IBTimes India Rating: 1
Rekha's comeback with Indra Kumar's "Super Nani" would've been a stellar one had the director not resorted to an age-old tear-jerking sloppy script.
The story is about 'abla naari' 'Bharti Bhatia (Rekha) who has not seen the world outside the kitchen and thus becomes a victim of perpetual humiliation. Underestimated and not given due respect, Bharti is mistreated by her husband (Randhir Kapoor) and kids.
Enter Manorath aka Mann (Sharman Joshi), who sweeps away his nani's troubles in a jiffy and transforms her into a star. In a nutshell, the process of moulding her into a new person is what this comedy-drama holds for you.
Overtly melodramatic and painstakingly boring, the film will definitely make you think – did fans lose the Rekha who essayed the toughest of roles with effortless ease and boast of a resume peppered with award-winning films such as "Umrao Jaan" and "Khoon Bhari Maang". Having said that, it is her performance alone which will make you want to sit up and take notice of what's happening to the money you spent at the ticket window.
Joshi, who has displayed exceptional acting skills earlier, hams it in this one. Settled in New York, it stands mandatory for the character to speak languages with an accent. But he fails at it terribly. However, his genuineness and urge to bring about change in his grandma's life makes it somewhat watchable. The romantic angle between him and starlet Shweta Kumar was unnecessary and a big bore.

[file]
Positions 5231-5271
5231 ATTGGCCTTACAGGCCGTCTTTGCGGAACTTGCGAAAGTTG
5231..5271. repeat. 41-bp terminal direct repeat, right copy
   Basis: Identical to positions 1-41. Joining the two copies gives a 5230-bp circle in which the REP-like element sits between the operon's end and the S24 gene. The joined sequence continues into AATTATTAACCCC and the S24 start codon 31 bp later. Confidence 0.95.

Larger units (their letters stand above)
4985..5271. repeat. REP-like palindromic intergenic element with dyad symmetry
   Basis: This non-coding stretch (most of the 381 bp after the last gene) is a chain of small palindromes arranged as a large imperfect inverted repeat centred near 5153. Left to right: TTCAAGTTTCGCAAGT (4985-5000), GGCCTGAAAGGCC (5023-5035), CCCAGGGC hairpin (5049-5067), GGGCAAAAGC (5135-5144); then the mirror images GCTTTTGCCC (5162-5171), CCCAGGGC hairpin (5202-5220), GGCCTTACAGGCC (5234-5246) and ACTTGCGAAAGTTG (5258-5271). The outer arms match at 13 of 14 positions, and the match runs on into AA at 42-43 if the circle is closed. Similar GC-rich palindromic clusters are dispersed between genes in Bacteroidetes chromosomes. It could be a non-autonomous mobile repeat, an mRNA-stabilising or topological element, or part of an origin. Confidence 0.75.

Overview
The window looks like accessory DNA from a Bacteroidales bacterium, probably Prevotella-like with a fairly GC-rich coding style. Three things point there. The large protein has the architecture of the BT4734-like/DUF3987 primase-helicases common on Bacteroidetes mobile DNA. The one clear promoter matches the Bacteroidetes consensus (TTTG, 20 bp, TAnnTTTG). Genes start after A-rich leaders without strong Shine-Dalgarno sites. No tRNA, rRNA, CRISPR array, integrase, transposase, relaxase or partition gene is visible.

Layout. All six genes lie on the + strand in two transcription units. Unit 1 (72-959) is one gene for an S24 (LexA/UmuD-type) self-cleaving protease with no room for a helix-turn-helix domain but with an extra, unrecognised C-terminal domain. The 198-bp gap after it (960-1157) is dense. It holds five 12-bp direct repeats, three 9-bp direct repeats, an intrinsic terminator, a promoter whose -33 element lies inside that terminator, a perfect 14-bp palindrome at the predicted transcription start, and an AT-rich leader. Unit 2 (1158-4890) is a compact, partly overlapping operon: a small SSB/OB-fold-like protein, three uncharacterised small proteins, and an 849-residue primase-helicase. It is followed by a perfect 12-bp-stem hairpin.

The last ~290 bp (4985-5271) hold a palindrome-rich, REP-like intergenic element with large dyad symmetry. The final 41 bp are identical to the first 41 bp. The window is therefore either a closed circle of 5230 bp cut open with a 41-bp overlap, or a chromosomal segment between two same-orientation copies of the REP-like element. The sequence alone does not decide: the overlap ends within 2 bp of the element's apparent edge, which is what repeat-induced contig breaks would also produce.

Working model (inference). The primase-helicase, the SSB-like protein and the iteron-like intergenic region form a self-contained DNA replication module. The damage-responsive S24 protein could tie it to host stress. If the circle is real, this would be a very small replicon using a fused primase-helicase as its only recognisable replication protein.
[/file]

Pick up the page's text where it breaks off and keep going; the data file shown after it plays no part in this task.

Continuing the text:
Written by Vipul Mehta, the shabbily executed screenplay and over-the-top dialogues invest mostly in convincing viewers of the protagonist's plight. The story-telling could have been taut had Mehta nursed the massive hangover he acquired when writing Indian television's most popular (and brain-damaging) daily soap – "Kyunki Saas Bhi Kabhi Bahu Thi".
Kumar, who has had an impressive line-up of hit family entertainers, might rake in some moolah but is far from putting together an engaging fare. The background score and music by Harshit Saxena-Sanjeev Darshan is forgettable and doesn't add much to the value of the film.
To cut the long story short, it's too Ekta Kapoor to be true.